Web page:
author = "D.C. Buitenweg and I.L. Bongers and {van de Mheen}, D. and {van Oers}, J.A.M. and {van Nieuwenhuizen}, C.",
year = "2018",
doi = "10.1007/s11136-018-1964-7",
language = "English",
volume = "27",
pages = "2965–2974",
journal = "Quality of Life Research",
issn = "0962-9343",
publisher = "Springer",
number = "11",

}

TY - JOUR

T1 - Subjectively different but objectively the same?

T2 - Three profiles of QoL in people with severe mental health problems

AU - Buitenweg, D.C.

AU - Bongers, I.L.

AU - van de Mheen, D.

AU - van Oers, J.A.M.

AU - van Nieuwenhuizen, C.

PY - 2018

Y1 - 2018

N2 - Purpose:Quality of life (QoL) is a broad outcome that is often used to assess the impact of treatment and care interventions in mental health services. QoL, however, is known to be influenced by individual values and preferences. To investigate this heterogeneity on the individual level, this study aimed to distinguish classes with distinct QoL profiles in a broad group of people with severe mental health problems and to identify the QoL domains that are most strongly related to the classes.Methods:QoL data of seven studies that used the Lancashire quality of life profile (LQoLP) were used in a latent class analysis. Sociodemographic variables, health-related variables, and measures of well-being were used to characterise the classes. Additionally, univariate entropy scores were used to assess the strength of the association between the ten LQoLP domains and the latent classes.Results:Two of the three indices of fit pointed towards a three-class model. The three classes differed significantly on all of the LQoLP domains, on well-being, and on 'being in an intimate relationship'. No differences were found for the majority of the health-related and sociodemographic variables. The LQoLP domains 'family relations', 'positive self-esteem', and 'negative self-esteem' were most strongly related to the latent classes.Conclusions:The identification of three distinct classes of QoL scores re-emphasises the heterogenic nature of QoL. The lack of differences in sociodemographic or health-related characteristics between the three classes suggests that QoL is primarily determined by subjective, personal evaluations, rather than by objective characteristics and circumstances.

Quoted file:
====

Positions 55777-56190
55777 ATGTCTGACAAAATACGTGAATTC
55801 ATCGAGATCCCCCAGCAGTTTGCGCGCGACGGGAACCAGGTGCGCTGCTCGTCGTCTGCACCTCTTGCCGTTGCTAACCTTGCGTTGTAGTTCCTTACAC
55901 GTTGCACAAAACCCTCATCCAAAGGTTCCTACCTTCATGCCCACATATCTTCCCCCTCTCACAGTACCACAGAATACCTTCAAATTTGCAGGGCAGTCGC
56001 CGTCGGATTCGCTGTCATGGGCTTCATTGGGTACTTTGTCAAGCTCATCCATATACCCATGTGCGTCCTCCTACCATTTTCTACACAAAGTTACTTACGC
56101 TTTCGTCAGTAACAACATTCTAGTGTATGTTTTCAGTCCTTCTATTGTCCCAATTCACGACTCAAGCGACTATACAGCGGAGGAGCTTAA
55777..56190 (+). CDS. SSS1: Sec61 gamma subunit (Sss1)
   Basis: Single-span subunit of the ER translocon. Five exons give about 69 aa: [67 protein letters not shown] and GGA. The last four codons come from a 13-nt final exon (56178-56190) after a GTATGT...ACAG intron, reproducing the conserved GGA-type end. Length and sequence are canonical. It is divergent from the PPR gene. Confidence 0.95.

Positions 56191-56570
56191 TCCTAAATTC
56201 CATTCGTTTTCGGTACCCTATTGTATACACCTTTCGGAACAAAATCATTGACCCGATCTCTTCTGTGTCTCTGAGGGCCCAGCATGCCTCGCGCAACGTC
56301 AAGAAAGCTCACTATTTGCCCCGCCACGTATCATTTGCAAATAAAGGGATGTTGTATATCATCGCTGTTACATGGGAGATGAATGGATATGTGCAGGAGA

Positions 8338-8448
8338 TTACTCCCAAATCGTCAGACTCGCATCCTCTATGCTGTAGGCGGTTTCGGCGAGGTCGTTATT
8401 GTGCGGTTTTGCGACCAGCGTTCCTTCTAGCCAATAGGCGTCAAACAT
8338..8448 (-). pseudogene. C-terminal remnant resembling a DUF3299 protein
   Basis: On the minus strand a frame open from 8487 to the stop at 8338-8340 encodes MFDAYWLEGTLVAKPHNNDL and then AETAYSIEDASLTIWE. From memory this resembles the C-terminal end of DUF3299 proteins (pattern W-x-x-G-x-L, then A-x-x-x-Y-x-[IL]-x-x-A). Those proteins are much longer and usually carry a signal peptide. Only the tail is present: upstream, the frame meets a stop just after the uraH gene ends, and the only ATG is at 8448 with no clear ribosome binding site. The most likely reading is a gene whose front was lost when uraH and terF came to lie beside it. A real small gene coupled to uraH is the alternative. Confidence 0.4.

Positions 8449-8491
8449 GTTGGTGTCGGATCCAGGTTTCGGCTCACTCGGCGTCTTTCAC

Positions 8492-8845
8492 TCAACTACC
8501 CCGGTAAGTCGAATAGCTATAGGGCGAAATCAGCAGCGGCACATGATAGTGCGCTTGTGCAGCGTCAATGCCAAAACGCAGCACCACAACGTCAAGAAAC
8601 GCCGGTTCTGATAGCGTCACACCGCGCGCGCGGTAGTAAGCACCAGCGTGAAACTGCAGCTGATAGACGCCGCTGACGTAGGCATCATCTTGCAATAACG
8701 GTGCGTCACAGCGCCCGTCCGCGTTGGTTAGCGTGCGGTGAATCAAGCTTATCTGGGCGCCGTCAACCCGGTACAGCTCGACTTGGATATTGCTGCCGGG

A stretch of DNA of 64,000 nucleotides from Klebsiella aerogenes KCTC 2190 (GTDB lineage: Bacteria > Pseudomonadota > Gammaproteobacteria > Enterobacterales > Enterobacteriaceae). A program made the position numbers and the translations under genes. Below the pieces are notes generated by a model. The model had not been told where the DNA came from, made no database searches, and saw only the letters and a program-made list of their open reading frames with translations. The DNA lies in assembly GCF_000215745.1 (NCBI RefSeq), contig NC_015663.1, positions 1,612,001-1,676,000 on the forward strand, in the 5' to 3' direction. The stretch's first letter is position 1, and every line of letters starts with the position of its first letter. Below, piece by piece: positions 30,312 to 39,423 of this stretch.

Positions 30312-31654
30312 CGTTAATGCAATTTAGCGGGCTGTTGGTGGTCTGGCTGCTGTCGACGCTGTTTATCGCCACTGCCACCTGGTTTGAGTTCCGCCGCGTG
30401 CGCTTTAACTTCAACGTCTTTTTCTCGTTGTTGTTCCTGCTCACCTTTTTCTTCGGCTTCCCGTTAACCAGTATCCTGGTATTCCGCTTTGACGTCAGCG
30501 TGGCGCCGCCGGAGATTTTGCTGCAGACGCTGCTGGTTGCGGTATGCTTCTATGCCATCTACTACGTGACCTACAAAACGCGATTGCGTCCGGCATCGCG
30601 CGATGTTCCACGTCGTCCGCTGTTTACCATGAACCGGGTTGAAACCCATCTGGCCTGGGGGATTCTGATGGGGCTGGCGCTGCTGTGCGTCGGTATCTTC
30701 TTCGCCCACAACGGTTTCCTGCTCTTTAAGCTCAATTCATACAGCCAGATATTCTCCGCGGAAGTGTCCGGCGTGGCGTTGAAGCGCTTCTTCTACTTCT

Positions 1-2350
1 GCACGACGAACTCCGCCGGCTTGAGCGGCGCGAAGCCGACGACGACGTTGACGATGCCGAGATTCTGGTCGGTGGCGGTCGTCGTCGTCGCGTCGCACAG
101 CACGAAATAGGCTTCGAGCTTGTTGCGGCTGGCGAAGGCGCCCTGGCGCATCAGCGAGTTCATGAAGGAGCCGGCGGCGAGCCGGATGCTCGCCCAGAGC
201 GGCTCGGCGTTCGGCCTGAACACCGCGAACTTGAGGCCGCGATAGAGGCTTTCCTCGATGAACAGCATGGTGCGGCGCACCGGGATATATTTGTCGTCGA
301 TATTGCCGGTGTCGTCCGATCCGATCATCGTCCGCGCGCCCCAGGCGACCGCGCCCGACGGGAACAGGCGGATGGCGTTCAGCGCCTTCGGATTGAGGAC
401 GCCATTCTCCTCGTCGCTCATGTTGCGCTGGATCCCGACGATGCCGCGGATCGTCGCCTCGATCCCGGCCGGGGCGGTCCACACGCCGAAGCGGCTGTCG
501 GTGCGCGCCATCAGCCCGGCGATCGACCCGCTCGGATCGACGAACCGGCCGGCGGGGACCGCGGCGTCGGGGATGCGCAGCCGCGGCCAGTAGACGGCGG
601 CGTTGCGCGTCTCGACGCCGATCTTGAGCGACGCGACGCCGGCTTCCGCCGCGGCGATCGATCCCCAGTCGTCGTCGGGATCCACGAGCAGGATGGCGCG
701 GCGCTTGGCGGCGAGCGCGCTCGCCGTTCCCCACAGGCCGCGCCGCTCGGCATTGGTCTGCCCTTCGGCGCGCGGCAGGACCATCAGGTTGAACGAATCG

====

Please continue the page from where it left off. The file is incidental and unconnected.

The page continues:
AB - Purpose:Quality of life (QoL) is a broad outcome that is often used to assess the impact of treatment and care interventions in mental health services. QoL, however, is known to be influenced by individual values and preferences. To investigate this heterogeneity on the individual level, this study aimed to distinguish classes with distinct QoL profiles in a broad group of people with severe mental health problems and to identify the QoL domains that are most strongly related to the classes.Methods:QoL data of seven studies that used the Lancashire quality of life profile (LQoLP) were used in a latent class analysis. Sociodemographic variables, health-related variables, and measures of well-being were used to characterise the classes. Additionally, univariate entropy scores were used to assess the strength of the association between the ten LQoLP domains and the latent classes.Results:Two of the three indices of fit pointed towards a three-class model. The three classes differed significantly on all of the LQoLP domains, on well-being, and on 'being in an intimate relationship'. No differences were found for the majority of the health-related and sociodemographic variables. The LQoLP domains 'family relations', 'positive self-esteem', and 'negative self-esteem' were most strongly related to the latent classes.Conclusions:The identification of three distinct classes of QoL scores re-emphasises the heterogenic nature of QoL. The lack of differences in sociodemographic or health-related characteristics between the three classes suggests that QoL is primarily determined by subjective, personal evaluations, rather than by objective characteristics and circumstances.

KW - Adult

KW - Female

KW - Goals

KW - Humans

KW - Interpersonal Relations

KW - Male

KW - Mental Health

KW - Mental Health Services

KW - Mentally Ill Persons/psychology

KW - Middle Aged

KW - Psychometrics/methods

KW - Quality of Life/psychology

KW - Schizophrenic Psychology

KW - Self Concept

KW - Socioeconomic Factors

U2 - 10.1007/s11136-018-1964-7

DO - 10.1007/s11136-018-1964-7

M3 - Article

VL - 27

SP - 2965

EP - 2974

JO - Quality of Life Research

JF - Quality of Life Research

SN - 0962-9343

IS - 11

ER -